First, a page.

(Oh, and it’s a large file so don’t panic if it takes a little longer than usual to download).

Useful information for new iPad owners

The new iPad is coming out today, and no doubt a lot of lawyers will be getting one. For some of those lawyers this will be their first iPad. For those lawyers I recommend two books that they should purchase immediately.

  1. Tom Mighell’s iPad for Lawyers in One Hour for Lawyers (available: Apple iBook store). This is great for novice iPad users because it literally walks you through the basics in about one hour.
  2. David Sparks’ iPad at Work (available Apple iBook store). Not written specifically for lawyers, per se. But David Sparks is a lawyer and he used the iPad in his work, so all of his recommendations apply to lawyers. This is a must have book for anyone who owns an iPad.

For updated information on what legal apps to get (and other iPad and iPhone related news) you should subscribe to the email version of Jeff Richardson’s iPhoneJD blog. Jeff practices commercial litigation in a large firm, and started his blog to discuss iPhone stuff, but everything he says (for the most part) is applicable to iPads. This is how you learn about what legal-specific apps are useful.

Josh Barrett’s Tablet Legal is a good site too. As he said in a recent post, most lawyers will want at least the following two apps:

  1. PDF Expert, and
  2. DropBox

I’d add GoodReader as the number one app, and then whatever legal apps are relevant to your law practice (Tom Mighell’s book will give you a good running start on those kinds of apps).

Book Recommendation: iPad at Work is awesome!!

I’ve been chipping away at David Sparks’ most excellent book, iPad at Work, and thoroughly enjoying it. It’s so chock full of useful information, about how to use an iPad to get stuff done, that I’m moving slower than with most books.

Sometimes I skip around when I have a problem that needs immediate solving. For instance, just now I was trying to figure out how to get OmniOutliner to work with Dropbox. The iPad version of OmniOutliner doesn’t seem to hook into DropBox.

That’s strange, I thought to myself. I know David uses OmniOutliner and Dropbox, so he must have figured out a way to make this happen. I searched his book (I have the Apple iBook version) for “omnioutliner” and BINGO! There on page 98 is the explanation I was looking for: use a service called DropDAV (since OmniOutliner on the iPad supports WebDAV servers) which costs $5 per month.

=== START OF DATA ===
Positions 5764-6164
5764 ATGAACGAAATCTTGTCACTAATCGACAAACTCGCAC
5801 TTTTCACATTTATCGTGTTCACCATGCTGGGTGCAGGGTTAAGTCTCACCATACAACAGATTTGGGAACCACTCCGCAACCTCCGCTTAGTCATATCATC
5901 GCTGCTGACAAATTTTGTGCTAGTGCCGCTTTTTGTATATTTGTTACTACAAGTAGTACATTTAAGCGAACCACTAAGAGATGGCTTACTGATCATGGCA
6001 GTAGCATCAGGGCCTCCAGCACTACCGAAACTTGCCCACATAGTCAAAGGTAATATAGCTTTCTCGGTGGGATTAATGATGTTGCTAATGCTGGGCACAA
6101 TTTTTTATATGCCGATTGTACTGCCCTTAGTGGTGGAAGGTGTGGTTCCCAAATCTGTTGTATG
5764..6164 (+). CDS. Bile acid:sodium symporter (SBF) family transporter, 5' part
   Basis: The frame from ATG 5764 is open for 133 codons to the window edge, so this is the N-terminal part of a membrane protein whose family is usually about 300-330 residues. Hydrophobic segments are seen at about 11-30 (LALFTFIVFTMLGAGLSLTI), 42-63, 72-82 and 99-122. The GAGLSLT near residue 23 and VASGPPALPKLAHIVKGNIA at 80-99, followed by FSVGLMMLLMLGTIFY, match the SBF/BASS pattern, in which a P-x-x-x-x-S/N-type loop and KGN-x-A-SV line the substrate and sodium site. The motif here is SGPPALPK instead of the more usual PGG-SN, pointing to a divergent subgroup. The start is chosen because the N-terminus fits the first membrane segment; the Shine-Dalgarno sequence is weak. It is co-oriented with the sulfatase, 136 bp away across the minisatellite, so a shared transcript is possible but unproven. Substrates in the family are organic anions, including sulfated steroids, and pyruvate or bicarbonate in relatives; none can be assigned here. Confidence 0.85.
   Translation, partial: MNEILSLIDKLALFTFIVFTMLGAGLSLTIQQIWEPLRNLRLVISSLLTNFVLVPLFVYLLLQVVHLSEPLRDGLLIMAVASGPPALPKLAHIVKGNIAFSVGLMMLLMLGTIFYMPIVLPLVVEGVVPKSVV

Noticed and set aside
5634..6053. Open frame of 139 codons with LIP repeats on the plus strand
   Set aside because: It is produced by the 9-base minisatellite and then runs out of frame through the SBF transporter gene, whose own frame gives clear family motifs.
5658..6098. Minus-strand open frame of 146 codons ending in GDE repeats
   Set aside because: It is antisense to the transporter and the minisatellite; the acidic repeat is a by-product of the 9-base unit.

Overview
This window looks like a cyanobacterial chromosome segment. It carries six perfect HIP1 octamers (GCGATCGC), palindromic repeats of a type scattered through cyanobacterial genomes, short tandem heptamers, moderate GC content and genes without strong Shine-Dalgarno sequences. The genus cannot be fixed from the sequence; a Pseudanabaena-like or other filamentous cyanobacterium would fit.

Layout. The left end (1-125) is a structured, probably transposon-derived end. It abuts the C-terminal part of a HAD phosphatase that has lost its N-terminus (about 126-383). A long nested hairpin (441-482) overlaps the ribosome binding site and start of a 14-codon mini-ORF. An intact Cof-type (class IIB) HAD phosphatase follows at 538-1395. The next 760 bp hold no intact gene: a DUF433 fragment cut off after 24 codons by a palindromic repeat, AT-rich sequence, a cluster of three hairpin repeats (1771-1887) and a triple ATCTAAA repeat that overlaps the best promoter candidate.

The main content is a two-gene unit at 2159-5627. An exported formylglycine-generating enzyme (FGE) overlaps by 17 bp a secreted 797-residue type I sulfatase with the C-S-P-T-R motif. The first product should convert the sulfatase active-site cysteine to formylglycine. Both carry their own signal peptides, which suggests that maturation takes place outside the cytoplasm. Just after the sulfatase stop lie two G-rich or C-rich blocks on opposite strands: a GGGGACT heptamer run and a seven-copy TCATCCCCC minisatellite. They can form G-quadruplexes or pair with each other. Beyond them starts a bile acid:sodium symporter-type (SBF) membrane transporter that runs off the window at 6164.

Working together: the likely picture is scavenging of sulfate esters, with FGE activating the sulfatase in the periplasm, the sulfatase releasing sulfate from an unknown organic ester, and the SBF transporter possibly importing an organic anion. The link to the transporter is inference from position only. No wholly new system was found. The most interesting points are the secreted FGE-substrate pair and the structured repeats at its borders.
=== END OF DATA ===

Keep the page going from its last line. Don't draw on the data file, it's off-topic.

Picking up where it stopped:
Ordinarily I would be hesitant to pay $5 for a service that I don’t really know much about. But David Sparks said “Mixing Dropbox with WebDAV is something like mixing peanut butter with chocolate. Everything just gets better.” That simple little passage of text tells me that he vetted this process carefully and found it indispensable. That’s all I need to know.

I signed up for the free 14 day trial of DropDAV and I’m sure I’ll keep using it. Creating a seamless workflow between my iPad and my regular computers is mission critical. Not having to figure out the optimal workflow (because David has figured it out for me) is priceless.

There are lots of books out there that will tell you about the iPad’s features, but there’s only one that will help you figure out quickly how to get work done in the most efficient way possible, and at the lowest cost. iPad at Work is for anyone who has an iPad and uses it to do any kind of work, but if you’re a lawyer you should know that David Sparks is too. His workflow is pretty intricate, so if he can use the iPad to do his work then you’d be wise to pay attention to his workflow recommendations.

David’s book is available at Amazon and other fine booksellers. If you have an iPad and you want to get more out of it get a copy of David’s book.